5 Financial Reviews for the New Year

2017 year on the sea shore. Element of design.

Happy New Year! 

How did you do financially last year? Did you meet all your goals? Now is the perfect time to take a look at what went your way financially last year so you can repeat it for the new year, and what may not have gone the way you wanted it to – so you can adjust in 2017.

1. Your Spending

What did you spend money on? Did it match your priorities? Did you overspend more than you should have? Were most of your purchases planned, or did you make a lot of impulse purchases?

If you want to get your finances under control, it’s essential to know where your money is going. Personal finance software is a great way to keep track. All you have to do is run a report to see which categories got the most attention from your pocketbook.

2. Your Saving

Did you save enough money in 2016? Review your savings habits. Did you put money toward retirement and do you have an investment portfolio? Do you have an emergency fund? Do you save up for large purchases?

Consider your long-term and short-term savings goals. Make sure you are on track with them. In some cases, it can make sense to cut back on the extra spending in order to divert some of that money toward your savings.

This is also a good place to review your debt load. Pay down your debt as quickly as possible to reduce the amount of interest you pay others.

3. Your Giving

One of the best ways to ensure a well-rounded financial life is to give to others. It seems counter intuitive, but it actually works. Look at how you use your resources to help others. Research charities to make sure your money is going where it should.

4. Your Taxes

Let’s not forget about a review of your tax situation. What deductions and credits are you eligible for? Review your spending and see if you can reduce your tax liability with a couple of well-placed contributions.

Don’t forget to review your pay stub as well. Are you withholding too much from your paycheck? A big tax return is an indication that you are withholding too much and giving the government an interest-free loan. Consider adjusting your withholding to improve your monthly cash flow — and put that money to better use.

5. Your Asset Protection

Are you covered in case of an emergency? Asset protection is a big part of your finances so make sure you are covered. You need to check your health care coverage, as well as your auto and home coverage. Tweak your coverage if necessary to balance cash flow with protection. You don’t want to overpay above what’s necessary.

Once you finish the financial review, you will have a better idea of what you did well in for 2016, and how you can improve for the new year.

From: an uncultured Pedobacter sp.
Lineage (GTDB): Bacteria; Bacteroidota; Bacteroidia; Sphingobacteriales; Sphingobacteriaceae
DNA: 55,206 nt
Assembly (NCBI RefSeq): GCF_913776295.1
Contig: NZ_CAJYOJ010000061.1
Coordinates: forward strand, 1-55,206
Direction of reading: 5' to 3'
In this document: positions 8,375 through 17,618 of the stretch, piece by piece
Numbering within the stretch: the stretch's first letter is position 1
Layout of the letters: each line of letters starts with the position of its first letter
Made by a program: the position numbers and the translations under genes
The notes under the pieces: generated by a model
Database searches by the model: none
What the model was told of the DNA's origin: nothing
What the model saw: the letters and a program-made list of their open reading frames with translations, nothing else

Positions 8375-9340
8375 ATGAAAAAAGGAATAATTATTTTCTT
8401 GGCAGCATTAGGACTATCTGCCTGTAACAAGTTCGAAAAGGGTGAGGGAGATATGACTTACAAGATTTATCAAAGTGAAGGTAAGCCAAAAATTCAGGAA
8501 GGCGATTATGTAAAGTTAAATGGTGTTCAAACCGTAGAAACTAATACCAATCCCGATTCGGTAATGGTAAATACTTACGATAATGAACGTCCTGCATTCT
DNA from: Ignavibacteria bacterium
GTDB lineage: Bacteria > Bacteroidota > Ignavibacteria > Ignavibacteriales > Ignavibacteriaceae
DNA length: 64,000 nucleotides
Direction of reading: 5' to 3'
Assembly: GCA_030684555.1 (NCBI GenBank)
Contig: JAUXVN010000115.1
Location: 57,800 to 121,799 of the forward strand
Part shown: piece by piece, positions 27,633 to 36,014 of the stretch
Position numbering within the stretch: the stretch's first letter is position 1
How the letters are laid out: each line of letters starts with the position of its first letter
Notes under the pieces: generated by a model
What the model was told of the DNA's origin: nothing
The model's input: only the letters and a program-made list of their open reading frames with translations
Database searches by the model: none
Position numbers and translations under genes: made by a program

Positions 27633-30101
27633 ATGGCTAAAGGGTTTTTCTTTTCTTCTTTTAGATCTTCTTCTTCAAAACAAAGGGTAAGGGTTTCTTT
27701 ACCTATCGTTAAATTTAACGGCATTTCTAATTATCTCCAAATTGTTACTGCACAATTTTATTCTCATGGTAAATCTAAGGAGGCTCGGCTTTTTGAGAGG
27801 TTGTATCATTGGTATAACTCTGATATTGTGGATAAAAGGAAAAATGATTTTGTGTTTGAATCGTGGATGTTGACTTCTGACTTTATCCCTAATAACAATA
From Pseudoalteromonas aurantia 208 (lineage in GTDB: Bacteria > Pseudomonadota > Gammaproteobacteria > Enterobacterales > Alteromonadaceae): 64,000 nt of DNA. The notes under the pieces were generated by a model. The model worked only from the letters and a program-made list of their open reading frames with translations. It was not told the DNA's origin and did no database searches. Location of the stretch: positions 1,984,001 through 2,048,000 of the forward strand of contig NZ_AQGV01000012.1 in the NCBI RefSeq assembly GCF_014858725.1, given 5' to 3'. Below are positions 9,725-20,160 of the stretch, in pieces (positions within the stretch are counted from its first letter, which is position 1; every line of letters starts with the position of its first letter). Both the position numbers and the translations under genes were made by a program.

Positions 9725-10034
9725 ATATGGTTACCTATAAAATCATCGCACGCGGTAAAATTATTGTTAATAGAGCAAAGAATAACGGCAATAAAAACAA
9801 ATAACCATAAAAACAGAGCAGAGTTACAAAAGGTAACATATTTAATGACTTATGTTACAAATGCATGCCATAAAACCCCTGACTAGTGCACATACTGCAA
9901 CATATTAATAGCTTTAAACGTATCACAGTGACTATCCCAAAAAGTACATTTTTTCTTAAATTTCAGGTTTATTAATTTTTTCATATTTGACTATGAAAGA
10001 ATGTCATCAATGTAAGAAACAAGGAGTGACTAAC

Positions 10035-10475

Have you done a financial review with First Financial recently? If not, a brand new year is the perfect time to start! Stop into your nearest branch or call 732.312.1500 to get started today.

Article Source: Miranda Marquit for Moneyning.com

5 Money Problems Most People Deal With

Young girl dreams about their future

Not using debt correctly.

All debt isn’t necessarily bad. Debt is useful when getting your education and even when hard times hit. If you take on too much debt – you could put yourself in a hole that you’ll never be able to dig out of. On the other hand, if you’re afraid of ever having any debt, you may live a boring life. Use credit cards to build a good credit score and never use them for major purchases. If you take on debt, make sure you keep it under control and always remain aware of where you stand.

Overspending.

In an ideal world, we would all save 33% of what we earn. For most of us, this a problem, due to our overspending habits. Whether it be for housing, child care, student loans, or other debt, we’re spending those savings on other things. Try to save wherever you can – even a little bit out of each paycheck is never going to be a waste!

Relying on only one income source.

By counting on our full time job as our only money source, we’re setting ourselves up for problems. Having some side money coming in from a part time or freelance job can also be a nice crutch if something were to go wrong.

Only paying the minimum on credit cards.

When you only pay the minimum on your credit card balance each month, you end up costing yourself a lot of money in interest by carrying a balance. Make sure you don’t spend more than you can pay off at the end of each month. Credit card debt can easily feel like a black hole with no escape.

Not saving.

If you’re not saving, you’re probably not budgeting. Plan ahead and put money aside each month for emergencies. Take a long look at what you’re spending and figure out what you need to put away for retirement. If you don’t have an IRA or other retirement account, you need to enroll ASAP and take advantage of that compounding interest for your future.

First Financial can help you with all of these items!  Visit our website at firstffcu.com, stop into any of our local Monmouth and Ocean County branches, call 732.312.1500, or email info@firstffcu.com.

Article Source: John Pettit for CU Insight, https://www.cuinsight.com/5-money-problems-people-deal.html

How to Financially Finish Out 2016

USA Tax Day, April 15, coffee break with tax return, cash and coffee mug, vertical.

Take stock of your finances

If you set financial goals for this year, it’s time to see how well you did. Even if you didn’t set any goals, it’s important to have a good idea where you stand. Consider how you’re spending, whether or not you’ve been making progress toward shrinking debt and increasing assets. Calculate your end of 2016 net worth as a point to move forward from.

Schedule time for your taxes

Tax professionals’ busy season is about to start, so if you don’t file your taxes yourself, it is not a bad idea to meet with your tax guru right now. The deadline may not be until April, but discussing your income, expenses, and taxes now can help you get your return as soon as possible.